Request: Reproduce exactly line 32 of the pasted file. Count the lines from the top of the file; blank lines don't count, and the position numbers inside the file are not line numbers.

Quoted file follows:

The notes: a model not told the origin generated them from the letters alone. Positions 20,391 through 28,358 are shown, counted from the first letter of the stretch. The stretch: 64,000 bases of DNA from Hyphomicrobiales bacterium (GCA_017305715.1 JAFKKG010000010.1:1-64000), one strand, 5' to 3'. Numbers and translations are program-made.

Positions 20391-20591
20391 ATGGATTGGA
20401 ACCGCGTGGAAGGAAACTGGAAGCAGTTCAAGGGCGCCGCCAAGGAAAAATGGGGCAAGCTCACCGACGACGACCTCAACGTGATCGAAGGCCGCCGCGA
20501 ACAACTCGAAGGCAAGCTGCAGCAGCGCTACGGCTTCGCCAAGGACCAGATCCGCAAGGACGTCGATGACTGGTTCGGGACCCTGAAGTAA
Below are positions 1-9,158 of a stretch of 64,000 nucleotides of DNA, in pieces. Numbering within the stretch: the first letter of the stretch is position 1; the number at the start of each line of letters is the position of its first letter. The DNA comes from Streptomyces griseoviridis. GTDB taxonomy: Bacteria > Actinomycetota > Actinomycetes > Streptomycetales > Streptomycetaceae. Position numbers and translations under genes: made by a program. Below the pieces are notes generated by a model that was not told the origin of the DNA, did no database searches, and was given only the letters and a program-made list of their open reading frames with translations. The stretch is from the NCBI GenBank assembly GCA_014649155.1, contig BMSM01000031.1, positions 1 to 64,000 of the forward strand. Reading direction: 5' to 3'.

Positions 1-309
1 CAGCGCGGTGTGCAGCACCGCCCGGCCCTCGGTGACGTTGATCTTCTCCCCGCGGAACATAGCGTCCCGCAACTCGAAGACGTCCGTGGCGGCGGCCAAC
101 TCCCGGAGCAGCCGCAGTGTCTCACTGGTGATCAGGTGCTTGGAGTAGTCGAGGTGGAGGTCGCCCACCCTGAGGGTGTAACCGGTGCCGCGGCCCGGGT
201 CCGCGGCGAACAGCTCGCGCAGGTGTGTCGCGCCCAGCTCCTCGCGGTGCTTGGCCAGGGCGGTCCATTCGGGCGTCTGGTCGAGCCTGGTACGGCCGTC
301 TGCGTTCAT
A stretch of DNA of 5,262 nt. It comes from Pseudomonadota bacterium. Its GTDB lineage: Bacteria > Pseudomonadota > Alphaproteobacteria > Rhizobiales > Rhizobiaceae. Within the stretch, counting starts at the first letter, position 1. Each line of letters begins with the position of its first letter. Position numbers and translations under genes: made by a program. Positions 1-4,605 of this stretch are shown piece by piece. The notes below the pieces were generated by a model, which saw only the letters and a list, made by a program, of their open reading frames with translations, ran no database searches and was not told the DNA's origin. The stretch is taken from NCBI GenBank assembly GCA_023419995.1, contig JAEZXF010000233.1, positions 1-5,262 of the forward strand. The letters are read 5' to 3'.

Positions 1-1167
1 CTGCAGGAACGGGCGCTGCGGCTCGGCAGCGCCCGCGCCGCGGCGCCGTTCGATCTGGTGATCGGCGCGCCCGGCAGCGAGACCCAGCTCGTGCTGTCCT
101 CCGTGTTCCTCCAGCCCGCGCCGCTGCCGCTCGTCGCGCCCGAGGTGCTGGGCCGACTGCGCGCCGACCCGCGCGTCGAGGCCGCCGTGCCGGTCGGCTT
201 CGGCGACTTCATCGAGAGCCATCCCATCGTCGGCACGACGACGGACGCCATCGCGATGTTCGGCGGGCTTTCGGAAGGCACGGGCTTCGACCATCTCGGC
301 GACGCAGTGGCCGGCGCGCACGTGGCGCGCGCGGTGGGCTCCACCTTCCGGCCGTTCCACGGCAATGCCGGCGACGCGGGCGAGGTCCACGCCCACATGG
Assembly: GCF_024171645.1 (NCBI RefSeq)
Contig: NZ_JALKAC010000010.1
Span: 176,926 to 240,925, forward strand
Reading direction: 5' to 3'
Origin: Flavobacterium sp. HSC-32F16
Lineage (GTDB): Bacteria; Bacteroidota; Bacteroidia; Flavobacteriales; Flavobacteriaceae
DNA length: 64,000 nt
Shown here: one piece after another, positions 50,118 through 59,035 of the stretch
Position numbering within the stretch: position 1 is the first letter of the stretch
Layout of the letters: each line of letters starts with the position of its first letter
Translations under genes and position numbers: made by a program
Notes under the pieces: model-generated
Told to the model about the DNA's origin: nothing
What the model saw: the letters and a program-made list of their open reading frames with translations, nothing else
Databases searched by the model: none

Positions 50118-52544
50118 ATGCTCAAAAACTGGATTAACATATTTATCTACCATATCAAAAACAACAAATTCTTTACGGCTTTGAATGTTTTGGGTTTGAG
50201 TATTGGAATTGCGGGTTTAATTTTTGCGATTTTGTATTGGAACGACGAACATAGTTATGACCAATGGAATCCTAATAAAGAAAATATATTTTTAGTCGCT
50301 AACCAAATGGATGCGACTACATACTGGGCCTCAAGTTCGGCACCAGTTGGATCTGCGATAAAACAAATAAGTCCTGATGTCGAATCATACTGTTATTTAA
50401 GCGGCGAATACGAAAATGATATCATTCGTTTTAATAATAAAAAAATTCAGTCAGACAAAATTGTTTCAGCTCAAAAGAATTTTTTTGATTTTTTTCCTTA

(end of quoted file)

Databases searched by the model: none